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California Tax Attorney:

Here is a quick summary of a recent US TAX COURT case against the Internal Revenue Service to challenge the taxpayer’s right to deduct donations to a Catholic Church. The case involves a married couple who got audited by the Internal Revenue Service concerning donations they deducted on their Internal Revenue Service Form 1040 tax return.

Anonymous U.S. Tax Petitioners v. COMMISSIONER OF Internal Revenue Service
Docket No. 6851-08. Filed May 2010.

Tax Problem
Can an American taxpayer deduct as charitable contributions of $25,050 in wire transfers to his wife’s relative who distributed the money for the benefit of the Catholic Church of a foreign country on their Internal Revenue Service Form 1040?

Can a taxpayer deduct the airfare expense incurred while rendering services for a Catholic church in a foreign country on their Internal Revenue Service Form 1040?


Internal Revenue Code §170 allows taxpayers to claim a deduction for a charitable contribution if the contribution is made to or for the use of a qualified organization.

Internal Revenue Code §170 (c)(2) identifies an eligible recipient of a charitable deduction as “a corporation, trust, or community chest, fund, or foundation created or organized in the United States or under the law of the United States”.



Taxpayers claimed the charitable contribution deductions on their joint IRS Form 1040 Income Tax Return. Taxpayers also claimed a charitable contribution deduction for the airplane ticket taxpayer wife purchased to travel to her native country and provide services to Catholic churches of that foreign country. The IRS issued a notice of deficiency disallowing certain charitable contribution deductions. Most of the disallowed deductions originated from taxpayer wife’s donations and charity work for the benefit of Catholic churches in a foreign country. Taxpayers filed a tax court petition appealing the report issued by the IRS Audit with the US Tax Court .

Taxpayer’s wife was born in a foreign country. Her parents were devout Catholics. Her father served as an officer in that country’s army during the conflict with the guerilla forces. Taxpayer wife was a young girl when the guerrilla forces initiated a military campaign. Taxpayer wife’s uncle was a Catholic priest in her hometown. When the guerrilla forces seized her hometown, taxpayer wife witnessed over 400 of her fellow Catholics, including her uncle and other citizens of her hometown, being buried alive. The guerrilla forces destroyed much of her hometown, including the Catholic Church. The foreign country’s government eventually fell. Taxpayer wife and her family later escaped from their country to the United States. Taxpayer wife later married U.S. taxpayer. She is a member of a church that belongs to the local Catholic diocese near her home in Texas.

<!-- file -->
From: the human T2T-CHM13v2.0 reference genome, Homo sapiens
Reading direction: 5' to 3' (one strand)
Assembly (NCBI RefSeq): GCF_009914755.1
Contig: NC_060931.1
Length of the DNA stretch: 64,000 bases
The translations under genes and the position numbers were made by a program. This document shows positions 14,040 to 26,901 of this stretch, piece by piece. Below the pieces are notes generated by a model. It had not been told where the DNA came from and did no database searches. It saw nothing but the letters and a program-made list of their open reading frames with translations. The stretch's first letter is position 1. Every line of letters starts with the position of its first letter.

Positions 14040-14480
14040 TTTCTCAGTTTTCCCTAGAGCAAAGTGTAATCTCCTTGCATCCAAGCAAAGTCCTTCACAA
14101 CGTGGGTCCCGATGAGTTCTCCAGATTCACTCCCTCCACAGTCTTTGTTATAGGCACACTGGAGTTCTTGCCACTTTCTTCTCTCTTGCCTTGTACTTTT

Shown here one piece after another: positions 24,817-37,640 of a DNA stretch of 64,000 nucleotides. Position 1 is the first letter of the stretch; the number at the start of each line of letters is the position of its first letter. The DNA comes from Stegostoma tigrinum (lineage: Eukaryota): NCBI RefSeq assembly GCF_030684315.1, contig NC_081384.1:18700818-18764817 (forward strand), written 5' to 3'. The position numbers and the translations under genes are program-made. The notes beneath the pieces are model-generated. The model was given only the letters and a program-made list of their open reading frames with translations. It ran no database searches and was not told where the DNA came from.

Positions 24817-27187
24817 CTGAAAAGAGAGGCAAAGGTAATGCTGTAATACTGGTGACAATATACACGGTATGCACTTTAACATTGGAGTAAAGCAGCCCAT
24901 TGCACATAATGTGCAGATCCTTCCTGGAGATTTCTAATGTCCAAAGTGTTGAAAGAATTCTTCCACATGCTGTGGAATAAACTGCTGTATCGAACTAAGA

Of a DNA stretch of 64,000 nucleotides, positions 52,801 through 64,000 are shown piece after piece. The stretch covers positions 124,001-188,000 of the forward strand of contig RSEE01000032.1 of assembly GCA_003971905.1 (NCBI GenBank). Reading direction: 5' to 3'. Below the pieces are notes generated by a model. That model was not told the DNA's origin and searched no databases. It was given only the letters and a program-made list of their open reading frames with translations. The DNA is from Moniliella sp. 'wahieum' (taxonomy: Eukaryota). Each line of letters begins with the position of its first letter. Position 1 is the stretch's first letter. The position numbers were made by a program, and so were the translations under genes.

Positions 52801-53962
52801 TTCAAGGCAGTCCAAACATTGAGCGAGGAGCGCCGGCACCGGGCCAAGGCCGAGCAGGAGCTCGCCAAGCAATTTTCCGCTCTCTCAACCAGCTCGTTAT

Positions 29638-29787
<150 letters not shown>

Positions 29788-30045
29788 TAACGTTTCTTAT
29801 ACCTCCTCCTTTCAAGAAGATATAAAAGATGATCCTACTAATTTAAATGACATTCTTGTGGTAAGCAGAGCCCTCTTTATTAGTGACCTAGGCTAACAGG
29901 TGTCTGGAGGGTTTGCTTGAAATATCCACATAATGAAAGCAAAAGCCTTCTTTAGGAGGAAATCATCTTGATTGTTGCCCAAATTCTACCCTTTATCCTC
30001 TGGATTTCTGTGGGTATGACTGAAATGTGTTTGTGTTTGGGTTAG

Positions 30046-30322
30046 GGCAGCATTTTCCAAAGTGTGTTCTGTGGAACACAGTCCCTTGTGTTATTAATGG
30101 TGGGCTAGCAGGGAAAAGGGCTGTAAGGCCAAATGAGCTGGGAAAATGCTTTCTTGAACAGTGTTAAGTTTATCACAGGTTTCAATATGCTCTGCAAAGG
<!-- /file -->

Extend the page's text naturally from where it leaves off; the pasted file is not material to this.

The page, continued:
Taxpayer’s wife completed her college education and was hired as an engineer at an international corporation. After completing college she returned to her native country and witnessed extreme poverty. Her experience motivated her to contribute money and services to help rebuild Catholic churches in that country. These Catholic churches provide food, education, and shelter to the poor. During one of her trips to her native country, the local police detained and interrogated taxpayer’s wife about her activities in her hometown.. The police also informed taxpayer’s wife that they had been monitoring her whereabouts in the country and were aware of her family’s support for the former government.

Fearing for her life, taxpayer’s wife devised a plan to disguise her contributions to Catholic churches in her native country. She would wire the money to the personal bank account of her mother’s cousin (cousin) who lived in taxpayer wife’s original hometown. The cousin then transferred the money to selected Catholic churches in that country.

Taxpayers argue that the ultimate beneficiary of the wire transfers was the Roman Catholic Church, a qualified donee under Internal Revenue Code §170(c)(2), and that taxpayer wife thus made the wire transfers to or for the use of a qualified organization.

Taxpayers claim that the Catholic Church is a universal organization, and therefore Catholic churches in taxpayer wife’s native country are qualified as donees under Internal Revenue Code §170. The Tax Court found no basis as to if the Catholic churches in that foreign country to which taxpayer wife’s wire transfers were distributed were created or organized in the United States or under the laws of the United States in compliance with Internal Revenue Code . The language of Internal Revenue Code §170(c)(2) is explicit, and the Tax Court must follow such plain language.

Regarding the airfare expense deducted on the IRS Form 1040 Income Tax Return for Individuals , taxpayers assert that the unreimbursed expenditure incident to taxpayer wife’s services should be deductible under Internal Revenue Code §170 because petitioner wife worked on behalf of several qualified organizations.